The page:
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Date:   Tue, 19 May 2020 20:58:50 +0000
From:   Ioana Ciornei <>
To:     Jakub Kicinski <>
CC:     "" <>,
        "" <>
Subject: RE: [PATCH v2 net-next 0/7] dpaa2-eth: add support for Rx traffic

> Subject: Re: [PATCH v2 net-next 0/7] dpaa2-eth: add support for Rx traffic
> classes
> On Tue, 19 May 2020 07:38:57 +0000 Ioana Ciornei wrote:
> > > Subject: Re: [PATCH v2 net-next 0/7] dpaa2-eth: add support for Rx
> > > traffic classes
> > >
> > > On Sat, 16 May 2020 08:16:47 +0000 Ioana Ciornei wrote:
> > > > > With the Rx QoS features users won't even be able to tell via
> > > > > standard Linux interfaces what the config was.
> > > >
> > > > Ok, that is true. So how should this information be exported to the user?
> > >
> > > I believe no such interface currently exists.
> >
> > I am having a bit of trouble understanding what should be the route
> > for this feature to get accepted.
> What's the feature you're trying to get accepted? Driver's datapath to behave
> correctly when some proprietary out-of-tree API is used to do the actual
> configuration? Unexciting.

I don't think this comment is very productive. The out-of-tree API has nothing
to do with this. The NIC parameters like number of traffic classes and number of
queues per traffic class are fixed as far as the Linux driver is concerned. 

What this patch set does is make use of the queues corresponding to traffic classes
different than 0, if those exist.

> > Is the problem having the classification to a TC based on the VLAN PCP
> > or is there anything else?
> What you have is basically RX version of mqprio, right? Multiple rings per
> "channel" each gets frames with specific priorities? 

You can think of it like that (maybe, understanding that mqprio cannot be attached
to the ingress qdisc, indeed).
DPAA2 has many peculiarities but I don't think this is one of them. There are some
RX queues, some of which can be given a hardware priority at dequeue time and they
form a traffic class together. The assumption being that you don't want low-priority
traffic to cause congestion for high-priority traffic, to have lower latency for
high-priority traffic, etc.
Some 802.1Q standards like PFC actually depend on having multiple traffic classes too,
based on VLAN PCP.

> This needs to be well
> integrated with the rest of the stack, but I don't think TC qdisc offload is a fit.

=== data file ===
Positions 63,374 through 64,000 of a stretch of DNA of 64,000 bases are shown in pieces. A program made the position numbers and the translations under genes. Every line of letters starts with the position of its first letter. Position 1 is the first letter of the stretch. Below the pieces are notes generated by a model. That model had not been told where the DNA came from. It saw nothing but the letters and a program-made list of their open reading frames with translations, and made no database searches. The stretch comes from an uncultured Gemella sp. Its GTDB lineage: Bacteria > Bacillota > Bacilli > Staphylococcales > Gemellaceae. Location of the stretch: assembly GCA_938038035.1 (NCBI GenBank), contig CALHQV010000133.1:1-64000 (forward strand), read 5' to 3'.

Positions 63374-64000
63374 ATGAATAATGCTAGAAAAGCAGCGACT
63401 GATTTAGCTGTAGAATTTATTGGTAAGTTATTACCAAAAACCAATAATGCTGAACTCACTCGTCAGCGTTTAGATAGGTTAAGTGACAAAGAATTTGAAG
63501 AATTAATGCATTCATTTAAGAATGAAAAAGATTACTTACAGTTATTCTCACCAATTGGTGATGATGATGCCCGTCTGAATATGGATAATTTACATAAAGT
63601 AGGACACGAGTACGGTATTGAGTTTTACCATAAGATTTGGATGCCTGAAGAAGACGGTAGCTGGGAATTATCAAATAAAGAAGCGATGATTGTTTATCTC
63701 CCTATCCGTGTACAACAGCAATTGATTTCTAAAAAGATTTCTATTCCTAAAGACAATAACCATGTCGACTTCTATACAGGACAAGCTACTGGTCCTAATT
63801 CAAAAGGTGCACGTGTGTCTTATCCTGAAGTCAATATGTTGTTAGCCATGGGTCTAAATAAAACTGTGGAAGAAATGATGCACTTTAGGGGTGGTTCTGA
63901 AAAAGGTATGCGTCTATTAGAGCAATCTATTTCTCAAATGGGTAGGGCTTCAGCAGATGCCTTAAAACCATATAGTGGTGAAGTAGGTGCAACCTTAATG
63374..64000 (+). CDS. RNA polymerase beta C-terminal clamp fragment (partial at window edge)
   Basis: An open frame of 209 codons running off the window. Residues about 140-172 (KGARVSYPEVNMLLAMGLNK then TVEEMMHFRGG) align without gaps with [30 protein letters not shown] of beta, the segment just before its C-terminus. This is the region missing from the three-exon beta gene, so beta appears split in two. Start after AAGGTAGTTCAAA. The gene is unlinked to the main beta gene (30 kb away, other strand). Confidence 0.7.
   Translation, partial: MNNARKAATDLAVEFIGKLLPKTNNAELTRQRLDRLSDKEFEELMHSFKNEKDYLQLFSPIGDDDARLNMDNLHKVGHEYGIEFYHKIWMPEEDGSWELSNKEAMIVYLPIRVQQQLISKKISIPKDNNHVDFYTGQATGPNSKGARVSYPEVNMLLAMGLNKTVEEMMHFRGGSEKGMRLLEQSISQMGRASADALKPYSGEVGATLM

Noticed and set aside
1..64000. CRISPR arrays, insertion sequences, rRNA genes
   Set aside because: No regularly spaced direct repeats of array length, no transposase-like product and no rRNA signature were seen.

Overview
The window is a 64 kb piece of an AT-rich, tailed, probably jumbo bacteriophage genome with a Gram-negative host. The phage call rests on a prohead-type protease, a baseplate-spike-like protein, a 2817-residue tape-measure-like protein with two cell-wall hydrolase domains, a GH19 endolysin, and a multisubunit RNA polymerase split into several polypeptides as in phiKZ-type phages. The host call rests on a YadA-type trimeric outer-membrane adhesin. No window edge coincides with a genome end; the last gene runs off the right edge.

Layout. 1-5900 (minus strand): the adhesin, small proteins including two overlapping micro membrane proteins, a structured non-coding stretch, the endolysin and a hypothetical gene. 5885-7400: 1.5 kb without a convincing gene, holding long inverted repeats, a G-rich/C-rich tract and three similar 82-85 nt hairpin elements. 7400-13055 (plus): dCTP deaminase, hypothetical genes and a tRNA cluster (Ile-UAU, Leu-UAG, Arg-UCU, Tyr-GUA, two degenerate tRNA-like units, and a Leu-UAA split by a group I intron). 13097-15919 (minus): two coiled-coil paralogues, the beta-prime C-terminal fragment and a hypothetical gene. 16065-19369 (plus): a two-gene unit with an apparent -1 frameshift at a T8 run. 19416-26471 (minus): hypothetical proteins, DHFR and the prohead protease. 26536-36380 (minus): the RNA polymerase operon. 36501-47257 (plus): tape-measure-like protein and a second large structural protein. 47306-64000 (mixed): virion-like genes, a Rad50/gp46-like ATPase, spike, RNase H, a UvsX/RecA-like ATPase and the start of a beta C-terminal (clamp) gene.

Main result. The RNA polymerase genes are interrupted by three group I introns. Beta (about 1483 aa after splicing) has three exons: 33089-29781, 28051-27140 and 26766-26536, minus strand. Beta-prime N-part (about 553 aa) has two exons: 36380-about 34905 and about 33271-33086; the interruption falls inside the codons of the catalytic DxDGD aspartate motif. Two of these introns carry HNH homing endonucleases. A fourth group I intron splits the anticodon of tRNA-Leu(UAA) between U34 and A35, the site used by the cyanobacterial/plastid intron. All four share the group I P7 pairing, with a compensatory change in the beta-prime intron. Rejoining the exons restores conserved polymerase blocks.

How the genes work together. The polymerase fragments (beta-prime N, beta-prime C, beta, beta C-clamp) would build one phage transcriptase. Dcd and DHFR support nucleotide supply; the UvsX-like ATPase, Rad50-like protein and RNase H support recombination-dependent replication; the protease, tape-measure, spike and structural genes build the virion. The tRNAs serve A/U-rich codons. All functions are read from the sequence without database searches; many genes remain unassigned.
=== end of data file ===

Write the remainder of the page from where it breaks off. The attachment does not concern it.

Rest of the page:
> Given we don't have qdiscs on ingress. As I said a new API for this would most
> likely have to be created.

For just assigning a traffic class based on packet headers a tc filter with the
skbedit priority action on ingress is enough (maybe even too much since there are
other drivers that have the same default prioritization based on VLAN PCP).

But you are correct that this would not be enough to cover all possible use cases except
for the most simple ones. There are per-traffic class ingress policers, and those become
tricky to support since there's nothing that denotes the traffic class to match on,
currently. I see 2 possible approaches, each with its own drawbacks:
- Allow clsact to be classful, similar to mqprio, and attach filters to its classes (each
  class would correspond to an ingress traffic class). But this would make the skbedit
  action redundant, since QoS classification with a classful clsact should be done
  completely differently now. Also, the classful clsact would have to deny qdiscs attached
  to it that don't make sense, because all of those were written with egress in mind.
- Try to linearize the ingress filter rules under the classless clsact, both the ones that
  have a skbedit action, and the ones that match on a skb priority in order to perform
  ingress policing. But this would be very brittle because the matching order would depend
  on the order in which the rules were introduced:
  rule 1: flower skb-priority 5 action police rate 34Mbps # note: matching on skb-priority doesn't exist (yet?)
  rule 2: flower vlan_prio 5 action skbedit priority 5
  In this case, traffic with VLAN priority 5 would not get rate-limited to 34Mbps.

So this is one of the reasons why I preferred to defer the hard questions and start with
something simple (which for some reason still gets pushback).


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